“This question bank is exactly what I need to prepare to take my pediatric boards. The scope of the material is extremely high yield and really focuses on what I need to know to be most successful when taking the boards. The answer discussions for each question are well written and are mini-lectures in and unto themselves. I would recommend this question bank to anyone looking to improve their general pediatric knowledge. ”Dr. Ellsworth
After you meet the ABP's general admission requirements, you may request admission to take the General Pediatrics Certifying Exam. The 2016 First-Time Taker pass rate for this exam was 81%.
According to the ABP Content Outline, the following topics will be on the exam:
This is a one day exam that is 7 hours in length. The exam is divided into 4 sections and there are 330-350 multiple-choice questions in single-best-answer format.
Getting ready for the Pediatric boards may have you feeling slightly anxious. If so, calm down! The first step to finding your way is to focus. Don't be tempted to surround yourself with all your text and review books. Put away all the pages and pages of notes. Soaking yourself in that much information is the fastest way to overwhelm yourself to the point of non-action. There is a much more efficient way to study for the boards.
Knowing how to center your studies will be key. Unlike the traditional standard medical exams you're used to, the board exams test on overall knowledge of a topic. You are used to being tested on your ability to regurgitate facts, figures and numbers; however, this approach will not work on this type of exam. Luckily, the American Academy of Pediatrics has a particular set of topics they like to emphasize for their questions and those are the topics you need to focus on to succeed.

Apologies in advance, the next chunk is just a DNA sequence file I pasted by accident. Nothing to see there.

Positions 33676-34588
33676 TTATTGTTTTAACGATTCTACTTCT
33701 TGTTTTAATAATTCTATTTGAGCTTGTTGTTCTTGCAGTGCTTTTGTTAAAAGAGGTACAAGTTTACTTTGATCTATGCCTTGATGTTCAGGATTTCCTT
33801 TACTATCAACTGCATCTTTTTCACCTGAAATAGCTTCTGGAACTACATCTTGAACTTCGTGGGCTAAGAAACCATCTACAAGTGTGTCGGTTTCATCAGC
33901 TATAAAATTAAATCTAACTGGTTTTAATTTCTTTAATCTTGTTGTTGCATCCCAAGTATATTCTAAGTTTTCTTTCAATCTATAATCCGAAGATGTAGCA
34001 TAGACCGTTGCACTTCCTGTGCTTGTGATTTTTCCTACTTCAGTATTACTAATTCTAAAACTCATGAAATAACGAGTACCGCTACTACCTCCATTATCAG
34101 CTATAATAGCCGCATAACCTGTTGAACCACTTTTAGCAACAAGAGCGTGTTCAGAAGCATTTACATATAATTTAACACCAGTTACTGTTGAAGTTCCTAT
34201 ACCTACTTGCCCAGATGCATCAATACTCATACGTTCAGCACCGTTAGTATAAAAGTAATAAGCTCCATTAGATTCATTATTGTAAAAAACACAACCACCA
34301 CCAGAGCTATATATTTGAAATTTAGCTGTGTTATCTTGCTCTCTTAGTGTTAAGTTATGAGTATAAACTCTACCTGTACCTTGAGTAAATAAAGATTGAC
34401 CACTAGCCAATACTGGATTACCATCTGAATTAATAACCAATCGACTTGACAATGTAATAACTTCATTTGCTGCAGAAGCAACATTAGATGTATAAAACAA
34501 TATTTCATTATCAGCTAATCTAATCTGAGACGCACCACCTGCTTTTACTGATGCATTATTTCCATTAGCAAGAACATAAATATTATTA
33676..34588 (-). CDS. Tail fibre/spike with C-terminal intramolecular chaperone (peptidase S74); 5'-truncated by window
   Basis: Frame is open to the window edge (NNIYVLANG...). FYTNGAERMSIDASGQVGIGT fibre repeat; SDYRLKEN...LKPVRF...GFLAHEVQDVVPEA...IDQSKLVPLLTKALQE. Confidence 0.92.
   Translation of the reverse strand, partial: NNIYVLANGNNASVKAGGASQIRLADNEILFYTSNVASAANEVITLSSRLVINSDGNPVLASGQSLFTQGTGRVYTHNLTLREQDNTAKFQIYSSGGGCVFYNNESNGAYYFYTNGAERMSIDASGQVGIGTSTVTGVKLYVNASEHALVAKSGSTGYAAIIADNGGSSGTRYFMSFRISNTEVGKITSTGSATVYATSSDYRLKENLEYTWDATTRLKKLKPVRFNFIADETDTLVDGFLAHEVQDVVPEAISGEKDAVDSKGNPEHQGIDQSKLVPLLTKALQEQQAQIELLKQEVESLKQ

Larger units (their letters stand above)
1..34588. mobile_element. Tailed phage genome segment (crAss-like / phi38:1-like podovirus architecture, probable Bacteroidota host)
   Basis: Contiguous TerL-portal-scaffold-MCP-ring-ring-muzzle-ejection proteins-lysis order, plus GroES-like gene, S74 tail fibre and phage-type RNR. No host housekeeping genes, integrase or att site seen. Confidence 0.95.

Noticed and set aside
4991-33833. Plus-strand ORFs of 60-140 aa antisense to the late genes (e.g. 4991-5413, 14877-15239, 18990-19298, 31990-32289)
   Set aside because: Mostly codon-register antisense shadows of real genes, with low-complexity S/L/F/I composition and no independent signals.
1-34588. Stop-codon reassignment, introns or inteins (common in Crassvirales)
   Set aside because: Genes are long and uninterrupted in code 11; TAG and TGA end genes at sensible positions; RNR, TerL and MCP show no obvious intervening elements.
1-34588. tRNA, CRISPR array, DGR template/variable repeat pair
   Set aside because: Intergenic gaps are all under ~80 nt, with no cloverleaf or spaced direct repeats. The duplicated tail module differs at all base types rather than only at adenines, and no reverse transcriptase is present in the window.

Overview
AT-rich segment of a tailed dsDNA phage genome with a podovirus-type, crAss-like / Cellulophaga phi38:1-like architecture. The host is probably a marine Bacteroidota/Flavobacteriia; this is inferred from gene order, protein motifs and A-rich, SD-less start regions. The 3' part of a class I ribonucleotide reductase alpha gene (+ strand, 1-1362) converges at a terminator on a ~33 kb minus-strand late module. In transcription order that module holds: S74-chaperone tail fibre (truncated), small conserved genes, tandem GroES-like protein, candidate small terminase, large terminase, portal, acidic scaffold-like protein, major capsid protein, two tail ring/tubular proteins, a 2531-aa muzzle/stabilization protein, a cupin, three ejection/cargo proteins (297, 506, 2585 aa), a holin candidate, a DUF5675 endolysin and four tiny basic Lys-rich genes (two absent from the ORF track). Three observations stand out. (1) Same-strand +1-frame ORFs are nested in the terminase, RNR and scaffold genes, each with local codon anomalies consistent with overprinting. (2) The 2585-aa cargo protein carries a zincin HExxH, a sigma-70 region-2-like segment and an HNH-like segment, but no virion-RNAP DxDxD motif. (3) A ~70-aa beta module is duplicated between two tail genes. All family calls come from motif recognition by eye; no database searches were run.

There is a specific method to take when studying and taking board exams, and that is to concentrate on getting to the right diagnosis. To do that, you must master two elements: pattern recognition and knowing associations. Taking a set of symptoms, physical signs, and/or laboratory values and translating them into a particular diagnosis is a skill you will want to perfect. Knowing associations has to do with recognizing medical "buzzwords." These terms will aid you in honing in on the right diagnosis.
Focus your studies on the topics on the General Pediatrics Exam Content Outline and remember to exercise your pattern recognition and association skills throughout.
Other topics of interest for you will include knowing all surveillance and screening methods, including all vaccines, as well as developmental milestones and normal lab values. Practicing your ability to come to a diagnosis based on a set of symptoms is incredibly important. It cannot be emphasized enough that you need to do as many questions and case studies as you possibly can to properly prepare for the boards. Aside from staying calm and motivated, remember to also be prepared and organized. With concentrated focus, you can take the bulk of the work out of studying. Good luck!